Rolf Lockwood

December 3, 2008 Vol. 4, No. 25

No, I don’t mean by the headline above that the engines of our present emissions standard are more durable than others, though that would be welcome news to many cash-strapped truck operators. And that’s really the point.

What I mean is that there’s a move afoot to have the Environmental Protection Agency allow engines to be built and sold to the 2007 spec beyond the next emissions deadline in January of 2010.

Now, don’t hold your breath, but a couple of weeks back the Owner-Operator Independent Drivers Association (OOIDA) called for “a restructured timeline, phasing in the new emission standards to allow ample breathing room and build confidence within the trucking industry.” Navistar has since said it supports the idea, or a variation on the theme.

Citing a study looking at the implications of the next emissions rules, funded by Navistar, the Missouri-based owner-operator group said there will be a sharp drop in new truck sales after 2010. It said truck operators will be unwilling or unable to pay the anticipated premium — likely to average about US$7000. Fear of the new ‘010 emissions technology will also cause buyers to steer clear of truck purchases. The result will be market disruption and job losses, OOIDA said, not to mention a delay in the environmental benefits intended by the 2010 EPA standard.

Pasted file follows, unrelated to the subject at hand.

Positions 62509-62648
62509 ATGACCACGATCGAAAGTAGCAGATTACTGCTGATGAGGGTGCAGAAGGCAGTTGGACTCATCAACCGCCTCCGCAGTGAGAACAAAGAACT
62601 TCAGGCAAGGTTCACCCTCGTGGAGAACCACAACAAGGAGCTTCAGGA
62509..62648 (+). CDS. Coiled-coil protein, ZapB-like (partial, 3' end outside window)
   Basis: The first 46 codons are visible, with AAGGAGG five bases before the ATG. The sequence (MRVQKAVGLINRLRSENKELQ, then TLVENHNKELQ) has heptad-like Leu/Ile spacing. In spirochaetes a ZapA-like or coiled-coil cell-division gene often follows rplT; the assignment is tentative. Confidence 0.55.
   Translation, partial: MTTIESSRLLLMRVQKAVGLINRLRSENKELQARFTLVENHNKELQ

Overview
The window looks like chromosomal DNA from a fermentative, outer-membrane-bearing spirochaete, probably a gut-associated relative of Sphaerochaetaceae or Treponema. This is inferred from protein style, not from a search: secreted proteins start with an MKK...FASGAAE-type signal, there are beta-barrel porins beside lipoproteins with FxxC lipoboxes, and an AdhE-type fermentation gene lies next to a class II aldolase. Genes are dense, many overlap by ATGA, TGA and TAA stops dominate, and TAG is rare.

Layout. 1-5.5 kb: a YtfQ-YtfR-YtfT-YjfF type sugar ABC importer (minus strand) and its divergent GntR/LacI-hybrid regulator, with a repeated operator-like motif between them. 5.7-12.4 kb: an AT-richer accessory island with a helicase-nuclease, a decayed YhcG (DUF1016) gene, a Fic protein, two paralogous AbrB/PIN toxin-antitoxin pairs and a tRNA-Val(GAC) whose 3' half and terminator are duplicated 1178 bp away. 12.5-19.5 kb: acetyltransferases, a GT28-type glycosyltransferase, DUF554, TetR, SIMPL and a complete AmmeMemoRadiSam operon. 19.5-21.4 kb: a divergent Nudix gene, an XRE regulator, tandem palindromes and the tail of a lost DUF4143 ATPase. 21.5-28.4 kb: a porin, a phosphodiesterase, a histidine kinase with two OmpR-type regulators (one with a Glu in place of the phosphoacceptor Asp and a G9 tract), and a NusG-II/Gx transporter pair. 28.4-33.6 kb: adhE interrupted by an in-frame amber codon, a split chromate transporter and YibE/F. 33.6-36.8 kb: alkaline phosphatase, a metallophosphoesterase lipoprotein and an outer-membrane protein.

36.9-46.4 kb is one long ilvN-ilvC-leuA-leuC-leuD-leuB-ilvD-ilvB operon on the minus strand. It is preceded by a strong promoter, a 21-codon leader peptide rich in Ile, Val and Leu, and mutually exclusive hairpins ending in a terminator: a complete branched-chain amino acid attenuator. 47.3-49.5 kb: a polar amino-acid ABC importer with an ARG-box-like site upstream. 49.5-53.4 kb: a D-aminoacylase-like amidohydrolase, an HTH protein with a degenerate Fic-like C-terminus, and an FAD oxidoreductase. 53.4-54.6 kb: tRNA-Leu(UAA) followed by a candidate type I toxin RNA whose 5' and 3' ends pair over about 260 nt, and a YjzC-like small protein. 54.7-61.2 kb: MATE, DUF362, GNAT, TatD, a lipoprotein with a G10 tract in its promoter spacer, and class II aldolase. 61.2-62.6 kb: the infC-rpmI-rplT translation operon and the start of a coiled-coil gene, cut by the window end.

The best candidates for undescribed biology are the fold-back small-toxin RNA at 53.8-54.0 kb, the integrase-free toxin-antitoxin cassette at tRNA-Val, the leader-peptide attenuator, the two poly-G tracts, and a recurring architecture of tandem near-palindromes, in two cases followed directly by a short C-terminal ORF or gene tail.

“Truckers and fleets are simply going to hold onto their equipment for a longer period of time, if they are able to hold onto it at all,” said Todd Spencer, executive vice president of OOIDA.

“With record-high diesel fuel prices earlier this year, trucking companies have already faced nearly insurmountable challenges trying to stay in business,” he said. “It’s the worst possible time for the trucking industry to take on a high stakes gamble with no known level of reliability of the technologies or return on investment.”

Navistar’s position on this has been reported a little inaccurately in at least one case, characterized as a call to delay implementation of the 2010 rules. That’s not the case.

“We are not calling for a delay or a postponement,” Navistar spokesman Roy Wiley told me. “These are catastrophic economic times so what we want is the government to allow us to continue selling both 2007 and 2010 engines [after the January 2010 deadline].

“We’re saying, OK, let’s help these guys who can’t afford new engines… We’re saying something has to be done.

“We’re ready for 2010,” Wiley said. “Bring it on, we say.”

If you’d like to look at the study I mentioned above, by NERA Economic Consulting, you can download it HERE.

NAVISTAR, OF COURSE, IS THE ONE AND ONLY ENGINE MAKER using exhaust gas recirculation (EGR) technology to comply with the rigorous 2010 rules. All the others will use selective catalytic reduction (SCR), which promises to bring with it a fuel-economy gain of 3 to 5%.

Rolf Lockwood

Rolf Lockwood is editor emeritus of Today's Trucking and a regular contributor to Trucknews.com.

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